Presentation on theme: "Greenhouse Functions and Controls Horticulture II."— Presentation transcript:
Greenhouse Functions and Controls Horticulture II
Greenhouse Basics Plants grow naturally outside, so why do we need a structure to grow them in? What is the purpose/function of a greenhouse? –The basic function is to provide a protective environment for crop(plant) production.
Greenhouse Environment What things make up the greenhouse environment? –Temperature –Moisture –Pest Control –Nutrition
Temperature Different plants have different temperature “preferences” for optimum growth. –Some plants prefer cool or even cold temps –Some plants prefer warm or hot temps The trick is to provide a temperature range that is conducive to plant growth. –Grow plants together that prefer the same temperature range.
Moisture Just as temperature matters, so does moisture. Some plants need dry environments, while others need very wet environments. How are moisture levels controlled? –Watering –Humidity Level of water vapor in the air.
Pest Control One of the biggest problems growers face is pest control. What types of pests? –Insects (aphids, whiteflies, etc) –Diseases (fungus, bacteria, viral) –Weeds(oxalis, henbit, etc) –Rodents (mice, rats)
Nutrition Plants, like animals, need nutrients to survive. Growers provide plants with the nutrients they need by supplementing either the water or soil with added nutrients. Growers also have to ensure adequate ventilation. –Carbon dioxide
Greenhouse Operating Expenses In addition to the cost of plants, pots, soil, fertilizer, etc, growers also have to deal with two other MAJOR expenses. –Labor –Heat Labor is usually the greatest expense. Heat is usually the second highest expense.
What is the greenhouse effect? Lets try a demonstration to find out. You will need: –Scissors –Plastic wrap or bag –Popsicle sticks –Glue –Tape
Building your “Greenhouse” Attach your Popsicle sticks together to build a small house or box. Cover the entire structure with plastic, leaving the bottom uncovered. Tape the plastic to the “greenhouse”
The Greenhouse Effect Place your completed greenhouse on the window sill. Note the temperature on the thermometer by the window. At the end of the period we will put the thermometer in your greenhouses to see what happens.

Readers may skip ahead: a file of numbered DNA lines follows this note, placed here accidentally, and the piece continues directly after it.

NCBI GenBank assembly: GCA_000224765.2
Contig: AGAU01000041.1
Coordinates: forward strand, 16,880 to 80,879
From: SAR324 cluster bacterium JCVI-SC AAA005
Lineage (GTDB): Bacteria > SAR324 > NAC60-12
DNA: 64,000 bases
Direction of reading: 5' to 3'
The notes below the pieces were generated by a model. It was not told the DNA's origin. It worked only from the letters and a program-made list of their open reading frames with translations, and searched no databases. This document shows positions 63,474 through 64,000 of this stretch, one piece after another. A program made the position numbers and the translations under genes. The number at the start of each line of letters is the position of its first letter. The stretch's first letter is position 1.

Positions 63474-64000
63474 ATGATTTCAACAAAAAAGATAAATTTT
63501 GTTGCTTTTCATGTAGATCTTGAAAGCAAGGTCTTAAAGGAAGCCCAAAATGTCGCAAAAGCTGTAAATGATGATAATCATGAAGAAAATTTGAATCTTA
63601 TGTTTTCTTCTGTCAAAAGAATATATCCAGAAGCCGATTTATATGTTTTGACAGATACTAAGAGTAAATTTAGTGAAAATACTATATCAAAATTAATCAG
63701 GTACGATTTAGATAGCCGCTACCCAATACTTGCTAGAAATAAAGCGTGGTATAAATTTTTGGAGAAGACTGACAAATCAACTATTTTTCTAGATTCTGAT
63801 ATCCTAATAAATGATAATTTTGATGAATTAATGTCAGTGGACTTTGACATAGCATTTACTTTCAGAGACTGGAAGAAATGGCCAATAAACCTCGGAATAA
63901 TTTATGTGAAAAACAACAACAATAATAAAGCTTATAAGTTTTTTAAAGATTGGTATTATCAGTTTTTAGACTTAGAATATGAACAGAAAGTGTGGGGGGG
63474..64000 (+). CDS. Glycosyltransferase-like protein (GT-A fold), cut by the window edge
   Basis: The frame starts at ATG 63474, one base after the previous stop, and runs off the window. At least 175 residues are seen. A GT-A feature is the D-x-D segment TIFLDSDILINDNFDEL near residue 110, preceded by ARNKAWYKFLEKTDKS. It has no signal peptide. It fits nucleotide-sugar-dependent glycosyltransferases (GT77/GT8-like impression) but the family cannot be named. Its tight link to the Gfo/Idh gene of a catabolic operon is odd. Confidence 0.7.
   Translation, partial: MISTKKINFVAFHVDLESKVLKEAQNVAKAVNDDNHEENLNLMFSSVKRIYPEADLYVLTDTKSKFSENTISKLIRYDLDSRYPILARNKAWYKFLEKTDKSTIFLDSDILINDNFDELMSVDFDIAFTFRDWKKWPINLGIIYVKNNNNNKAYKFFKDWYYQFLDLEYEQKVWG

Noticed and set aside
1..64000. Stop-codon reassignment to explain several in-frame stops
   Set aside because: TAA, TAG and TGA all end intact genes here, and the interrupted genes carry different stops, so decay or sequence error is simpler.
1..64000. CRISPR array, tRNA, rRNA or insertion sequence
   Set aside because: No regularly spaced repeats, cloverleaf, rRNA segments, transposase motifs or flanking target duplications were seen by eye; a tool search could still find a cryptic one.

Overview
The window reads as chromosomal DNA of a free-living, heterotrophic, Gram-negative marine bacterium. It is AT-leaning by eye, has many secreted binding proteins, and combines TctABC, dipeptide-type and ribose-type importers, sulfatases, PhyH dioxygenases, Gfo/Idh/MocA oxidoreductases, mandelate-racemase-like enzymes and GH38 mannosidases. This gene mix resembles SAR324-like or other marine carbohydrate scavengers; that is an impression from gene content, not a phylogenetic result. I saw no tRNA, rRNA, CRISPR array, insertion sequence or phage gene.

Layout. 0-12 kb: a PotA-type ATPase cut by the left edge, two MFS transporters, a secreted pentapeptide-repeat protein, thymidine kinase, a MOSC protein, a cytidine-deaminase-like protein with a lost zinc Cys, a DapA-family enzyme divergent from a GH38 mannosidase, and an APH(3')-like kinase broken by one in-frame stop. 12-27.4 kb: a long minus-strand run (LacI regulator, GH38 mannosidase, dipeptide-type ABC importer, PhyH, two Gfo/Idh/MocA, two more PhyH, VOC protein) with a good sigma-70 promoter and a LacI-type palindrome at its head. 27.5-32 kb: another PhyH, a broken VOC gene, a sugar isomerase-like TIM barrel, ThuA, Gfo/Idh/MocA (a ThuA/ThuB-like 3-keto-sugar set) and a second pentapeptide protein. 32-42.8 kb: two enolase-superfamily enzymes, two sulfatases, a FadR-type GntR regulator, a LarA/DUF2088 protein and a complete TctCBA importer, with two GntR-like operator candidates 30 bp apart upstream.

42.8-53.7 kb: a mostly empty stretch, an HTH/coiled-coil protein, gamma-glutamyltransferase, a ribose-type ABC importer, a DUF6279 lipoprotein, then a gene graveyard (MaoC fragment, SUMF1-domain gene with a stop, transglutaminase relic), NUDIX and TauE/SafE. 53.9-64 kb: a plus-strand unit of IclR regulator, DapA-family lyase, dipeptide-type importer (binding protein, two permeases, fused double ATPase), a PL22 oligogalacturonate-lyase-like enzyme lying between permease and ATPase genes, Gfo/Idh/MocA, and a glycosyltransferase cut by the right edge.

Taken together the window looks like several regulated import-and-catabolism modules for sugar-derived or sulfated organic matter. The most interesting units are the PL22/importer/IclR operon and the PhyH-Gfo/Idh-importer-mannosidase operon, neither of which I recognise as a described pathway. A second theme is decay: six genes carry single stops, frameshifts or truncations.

Environmental Control In order for a greenhouse to be effective, the greenhouse environment has to be closely controlled. What happens if the environment is not controlled? How do we ensure that the environment is kept constant?
Environmental Controls In a greenhouse we use environmental controls to manipulate and control the environment. –Thermostats Temperature –Humidistats Humidity –Photocells Light
The Greenhouse Effect Summarized The greenhouse effect is the way greenhouses collect and store heat from the sun. Radiant energy (the heat you feel when near something hot) warms the greenhouses (and whatever is inside of it).
Heat Loss Greenhouses, while efficient collectors of heat, are not good at storing it. Heat is lost through the greenhouse covering (called glazing) and additional heat may have to be provided. –Especially in winter.
Heat Control Heat, or more specifically temperature, has to be closely monitored and continually adjusted in a greenhouse. Temperature in a greenhouse is monitored by a thermostat, which controls sensors to open vents, operate exhaust fans or intake fans which pull air through a pad cooling system.
Thermostats Where should a thermostat be located? –Ideally they should be located at plant level for the best and most accurate control. Thermostat types –Aspirated –Thermistor
Aspirated Thermostats An aspirated thermostat utilizes a small fan which blows air continuously over the temperature sensing unit. This helps to maintain a more uniform temperature.
Thermistors A thermistor is a relatively new control that utilizes solid-state electronics. These devices allow the grower to use computers to monitor and control the greenhouse environment. Growers can set defined temperature ranges for certain time periods and the computers turn heat and cooling devices on and off as needed to maintain the desired temperatures.
Light Control Light levels have to be monitored in greenhouses to ensure that plants are receiving the correct amount. Photocells measure light intensities and may relay that information to computers that turns on additional lights or activates a shade cloth to reduce light. Timers may also be used to lights on or off at certain times.
Moisture Control Moisture in the air (humidity) should also be closely monitored for optimum growing conditions. A Humidistat measures the relative humidity in the air and controls fogging or misting systems to regulate the humidity. Humidity changes as heat dries the moisture from the air. Moisture must be added by both watering and fogging or misting for most plants.
Summary The greenhouse environment has to be closely monitored so that plants grow in the best possible conditions. A plant that grows in an environment where temperature, moisture, light, nutrition, and pest levels are ideal and continuous will be as strong and healthy as it can possibly be.
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